Nuclear factor-kappaB (NF-κB), an inducible transcription factor, and its downstream genes were suggested to play an important role in cell proliferation, invasion, apoptosis and chemoresistance [87]. Recent studies have shown that icariin exhibits antitumor activity and potentiates the antitumor effect of several chemotherapeutic drugs via down-regulation of NF-κB in various human cancer cells, generally accompanied by the down-regulation of Bcl-2 and Bcl-xL [62,64,66,67]. Icariside II has been shown to prohibit invasion of lung cancer A549 and H1299 cells through suppression of Akt/NF-κB pathway [44].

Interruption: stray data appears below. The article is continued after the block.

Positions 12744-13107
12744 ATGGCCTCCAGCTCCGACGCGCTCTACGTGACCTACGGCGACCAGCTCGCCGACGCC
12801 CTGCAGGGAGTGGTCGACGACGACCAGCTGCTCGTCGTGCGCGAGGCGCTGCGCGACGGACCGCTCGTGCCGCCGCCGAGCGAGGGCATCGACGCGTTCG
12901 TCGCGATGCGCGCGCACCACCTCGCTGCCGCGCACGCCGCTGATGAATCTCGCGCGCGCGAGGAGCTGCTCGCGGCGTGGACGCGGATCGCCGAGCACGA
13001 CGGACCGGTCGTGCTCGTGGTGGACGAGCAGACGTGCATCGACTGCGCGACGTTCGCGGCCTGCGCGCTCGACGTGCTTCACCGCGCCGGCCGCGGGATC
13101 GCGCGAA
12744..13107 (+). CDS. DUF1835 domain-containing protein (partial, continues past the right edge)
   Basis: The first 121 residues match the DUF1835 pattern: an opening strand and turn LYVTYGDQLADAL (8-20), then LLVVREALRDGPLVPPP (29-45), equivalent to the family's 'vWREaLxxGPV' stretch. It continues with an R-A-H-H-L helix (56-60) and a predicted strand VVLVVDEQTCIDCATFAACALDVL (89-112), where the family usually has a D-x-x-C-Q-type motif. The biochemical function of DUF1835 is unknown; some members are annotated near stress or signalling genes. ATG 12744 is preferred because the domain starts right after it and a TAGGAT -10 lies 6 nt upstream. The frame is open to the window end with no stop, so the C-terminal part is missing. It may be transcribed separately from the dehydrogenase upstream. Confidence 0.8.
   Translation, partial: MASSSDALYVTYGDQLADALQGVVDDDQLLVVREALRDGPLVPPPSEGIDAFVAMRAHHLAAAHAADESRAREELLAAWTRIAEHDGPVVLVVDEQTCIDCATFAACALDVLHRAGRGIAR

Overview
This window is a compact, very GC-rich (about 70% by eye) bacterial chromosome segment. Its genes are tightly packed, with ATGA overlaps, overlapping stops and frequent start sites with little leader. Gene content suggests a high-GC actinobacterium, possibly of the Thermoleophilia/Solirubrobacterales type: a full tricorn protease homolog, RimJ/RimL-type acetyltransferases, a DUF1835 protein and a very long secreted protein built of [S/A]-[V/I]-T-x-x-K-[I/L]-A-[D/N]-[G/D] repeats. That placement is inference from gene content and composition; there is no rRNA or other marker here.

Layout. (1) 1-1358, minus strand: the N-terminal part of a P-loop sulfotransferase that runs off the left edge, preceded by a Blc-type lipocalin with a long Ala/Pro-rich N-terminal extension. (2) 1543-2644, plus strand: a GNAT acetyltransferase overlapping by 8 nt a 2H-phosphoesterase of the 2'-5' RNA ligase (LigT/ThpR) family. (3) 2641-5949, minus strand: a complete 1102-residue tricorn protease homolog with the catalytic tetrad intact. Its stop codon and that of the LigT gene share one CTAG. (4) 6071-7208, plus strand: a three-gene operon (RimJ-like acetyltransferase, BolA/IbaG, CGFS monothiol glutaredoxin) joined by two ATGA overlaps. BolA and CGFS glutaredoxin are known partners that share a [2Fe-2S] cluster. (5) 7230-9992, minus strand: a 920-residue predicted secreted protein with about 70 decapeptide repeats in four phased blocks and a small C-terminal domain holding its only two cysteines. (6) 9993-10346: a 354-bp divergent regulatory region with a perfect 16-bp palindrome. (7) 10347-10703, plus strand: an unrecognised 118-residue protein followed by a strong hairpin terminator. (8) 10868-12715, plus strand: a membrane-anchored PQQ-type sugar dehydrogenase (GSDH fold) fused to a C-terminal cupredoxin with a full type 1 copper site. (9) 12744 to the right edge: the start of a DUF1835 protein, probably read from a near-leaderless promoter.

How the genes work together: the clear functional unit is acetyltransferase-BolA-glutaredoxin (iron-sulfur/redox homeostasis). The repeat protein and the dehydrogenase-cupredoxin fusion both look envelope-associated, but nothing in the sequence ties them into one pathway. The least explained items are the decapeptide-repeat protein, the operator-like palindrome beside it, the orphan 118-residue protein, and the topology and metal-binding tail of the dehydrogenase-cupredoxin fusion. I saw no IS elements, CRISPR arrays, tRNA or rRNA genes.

5.3. Effect on Angiogenesis and Metastasis

The formation of new blood vessel is one of the key factors responsible for tumor growth and metastasis, not only supply nutrients for the metabolic needs of rapidly proliferating cancer cells but also provide conditions for cancer spread, resulting in malignant tumor growth, invasion and metastasis. Microvascular density in primary tumors is implicated in the numbers of tumor cells entered into the circulation in many tumors. Angiogenesis is regulated by multiple pro-angiogenic genes and signaling molecules including vascular endothelial growth factor (VEGF), basic fibroblast growth factor (bFGF), epidermal growth factor (EGF), platelet-derived growth factors (PDGF), angiopoetin (Ang), hypoxia-inducible factors, and matrix metal oproteinases [88].